By George S. Hishmeh – Washington D.C.
Benjamin Netanyahu has done it again. The Israeli prime minister has dug his head this time deeper into the sand on the eve of the international conference on nuclear security held in Washington, for fear that Turkey, Egypt and others would raise the issue of Israel’s unmonitored nuclear arsenal.
Typically, this extremist right-wing Israeli government took two missteps in an attempt to divert international attention over the absence of Netanyahu from the 47-nation conference initiated by President Obama. Israel was only represented by a cabinet minister at this largest assemblage of several heads of state in the U.S. capitol in 60 years as when President Theodore Roosevelt helped launch the United Nations.
Much to Obama’s credit, the world leaders in their final statement endorsed his call for securing vulnerable nuclear materials within four years. But missing from the communique was any suggestion as to how that goal would be achieved particularly among countries like Israel, Pakistan and India who have not signed the 1970 non-proliferation treaty (NPT), or “non-state actors" — Al-Qaeda or like-minded groups — from obtaining nuclear technology or materials.
However, and probably to the satisfaction of many in the Middle East, the American president took the unprecedented American step by calling on Israel to sign the nuclear non-proliferation treaty (NPT), which came into effect in early 1970 and has 189 signatories. Israel has always maintained a policy of “opacity” regarding its own nuclear weapons program. Disappointingly, Obama made his point at a short news conference – not at the international conference – when he dodged a question from a Washington Post reporter about pressing Israel to acknowledge its nuclear arsenal. “I’m not going to comment on (Israel’s nuclear) program,” he replied.
At his first press conference as president, Obama had dodged this question from Helen Thomas, the renowned American-Lebanese journalist and longtime White House correspondent. She wanted to know whether he knows of any Middle Eastern country that possesses nuclear weapons. Obama skipped the question and the microphone was removed from her as she was reminding him that he did not answer her question. (She has promised to repeat the question should he call on her again at future press conferences. But, disappointingly, he has not for over a year.)
Israel’s nuclear arsenal has all along been a key issue for all in the Middle East, a point underlined by the Saudi Arabian delegate at the Washington conference on nuclear security, Prince Muqrin Bin Abdulaziz, head of Saudi intelligence, who declared that “Israel’s possession of nuclear weapons constitutes a fundamental obstacle to the achievement of security and stability in the Middle Eastern region.”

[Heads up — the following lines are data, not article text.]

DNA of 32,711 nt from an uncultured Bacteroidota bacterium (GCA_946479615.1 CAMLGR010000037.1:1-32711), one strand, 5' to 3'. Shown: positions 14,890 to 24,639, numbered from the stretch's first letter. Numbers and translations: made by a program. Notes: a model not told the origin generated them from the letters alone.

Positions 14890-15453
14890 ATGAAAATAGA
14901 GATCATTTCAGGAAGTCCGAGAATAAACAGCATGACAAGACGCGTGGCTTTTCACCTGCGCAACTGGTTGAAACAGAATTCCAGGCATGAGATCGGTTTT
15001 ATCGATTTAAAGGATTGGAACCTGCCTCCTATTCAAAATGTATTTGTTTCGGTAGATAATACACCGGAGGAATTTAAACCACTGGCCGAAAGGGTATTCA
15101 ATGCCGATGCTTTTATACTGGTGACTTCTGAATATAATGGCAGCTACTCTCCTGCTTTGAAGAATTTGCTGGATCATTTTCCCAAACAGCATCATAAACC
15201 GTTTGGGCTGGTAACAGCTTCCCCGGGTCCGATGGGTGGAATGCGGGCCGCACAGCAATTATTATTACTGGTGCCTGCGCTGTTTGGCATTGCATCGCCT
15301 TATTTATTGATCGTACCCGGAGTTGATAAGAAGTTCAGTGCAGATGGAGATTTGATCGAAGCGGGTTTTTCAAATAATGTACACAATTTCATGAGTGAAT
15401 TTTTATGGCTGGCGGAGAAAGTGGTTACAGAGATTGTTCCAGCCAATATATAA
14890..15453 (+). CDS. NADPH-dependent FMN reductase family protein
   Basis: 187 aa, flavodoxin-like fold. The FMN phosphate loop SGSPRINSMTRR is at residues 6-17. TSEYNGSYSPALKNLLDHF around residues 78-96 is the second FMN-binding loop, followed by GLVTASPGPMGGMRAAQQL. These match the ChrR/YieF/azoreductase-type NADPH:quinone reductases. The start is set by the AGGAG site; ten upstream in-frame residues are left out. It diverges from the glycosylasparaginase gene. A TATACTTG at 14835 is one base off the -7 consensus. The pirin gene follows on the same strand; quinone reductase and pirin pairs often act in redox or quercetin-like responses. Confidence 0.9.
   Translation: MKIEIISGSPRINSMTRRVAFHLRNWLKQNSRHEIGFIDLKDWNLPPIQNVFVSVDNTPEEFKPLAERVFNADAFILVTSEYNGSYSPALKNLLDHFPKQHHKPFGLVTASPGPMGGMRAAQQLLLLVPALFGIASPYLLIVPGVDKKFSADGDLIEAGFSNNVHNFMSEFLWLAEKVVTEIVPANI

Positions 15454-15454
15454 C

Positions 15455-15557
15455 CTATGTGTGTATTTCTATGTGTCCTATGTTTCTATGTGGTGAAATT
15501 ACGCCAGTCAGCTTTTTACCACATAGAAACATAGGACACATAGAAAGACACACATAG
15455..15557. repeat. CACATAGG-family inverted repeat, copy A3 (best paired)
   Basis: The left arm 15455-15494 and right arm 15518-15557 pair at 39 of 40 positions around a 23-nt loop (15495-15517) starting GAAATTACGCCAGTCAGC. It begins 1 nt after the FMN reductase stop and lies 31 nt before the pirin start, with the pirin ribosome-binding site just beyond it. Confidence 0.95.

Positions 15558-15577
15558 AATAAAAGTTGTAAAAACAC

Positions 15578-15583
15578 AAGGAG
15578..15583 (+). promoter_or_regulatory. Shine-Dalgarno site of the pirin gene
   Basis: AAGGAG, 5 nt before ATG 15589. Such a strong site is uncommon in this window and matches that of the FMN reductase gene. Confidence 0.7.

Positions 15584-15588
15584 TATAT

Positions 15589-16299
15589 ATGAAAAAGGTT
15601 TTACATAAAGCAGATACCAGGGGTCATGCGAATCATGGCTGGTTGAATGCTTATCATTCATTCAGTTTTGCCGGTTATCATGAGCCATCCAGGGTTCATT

Another likely reason for Netanyahu to skip Washington is his continued failure to submit in writing his commitment to 13 demands reportedly requested by Obama at their infamous meeting last month, in pursuit of Palestinian-Israeli peace negotiations. These include a two-year deadline to the peace negotiations and a guarantee that Israel will not build in Arab neighborhoods in occupied East Jerusalem.
Remindful of what happened to the U.S. vice president, Joe R. Biden, Jr., when he visit Israel last month, there was a shocking revelation this week (by Amira Hass of Haaretz) that a new military order aimed at preventing “infiltration “into Israel or Israeli-occupied Palestinian territories will henceforth enable “the deportation of tens of thousands of Palestinians from the West Bank, or their indictment on charges carrying prison terms of up to seven years.” This has grabbed instantaneous international condemnation but not any counter-measures.
These threatened Palestinians were either from Gaza but lived in the West Bank for one reason or another, or they may have lost their residency cards. Some may also be foreign-born spouses of Palestinians. The measures were branded as “ethnic cleansing” or typical of apartheid. Ten Israeli human rights organizations had earlier appealed without much success to Defense Minister Ehud Barak to freeze the orders, which were issued on October 13, 2009, with the provision they come into force within six months.
Another attempted Israeli distraction has been its frantic call this week on all the thousands of Israelis vacationing in Egypt’s Sinai Peninsula to return home immediately because of an alleged threat by “terrorists” to abduct Israelis and bring them back to Gaza, assumedly to exchange them with Palestinian prisoners held in Israeli jails. The high alert, according to early Israeli press reports, has initially been disregarded by the vacationers.
The continued western silence over Israel’s arsenal of nuclear weapons, which is believed to have “supplanted Britain as the world’s fifth largest nuclear power and now rivals France and China”, seemed puzzling, especially when compared with the verbal bombardment of Iran over its nuclear ambitions. This has been the case with several U.S. administrations since the Nixon administration and Israel’s Prime Minister Golda Meir had endorsed the so-called “nuclear ambiguity” stance.
One major London newspaper saw the absence of Netanyahu from the international conference on nuclear security as “a victory for mounting Arab and Muslim pressure on Israel over its most controversial and secret weapon.” May be so, but regardless of Obama’s backhanded call on Israel to sign the non-proliferation treaty, his commitment for a two-state solution requires firmer action from the American president.
– George S. Hishmeh is a Washington-based columnist. He contributed this article to PalestineChronicle.com. Contact him at: firstname.lastname@example.org.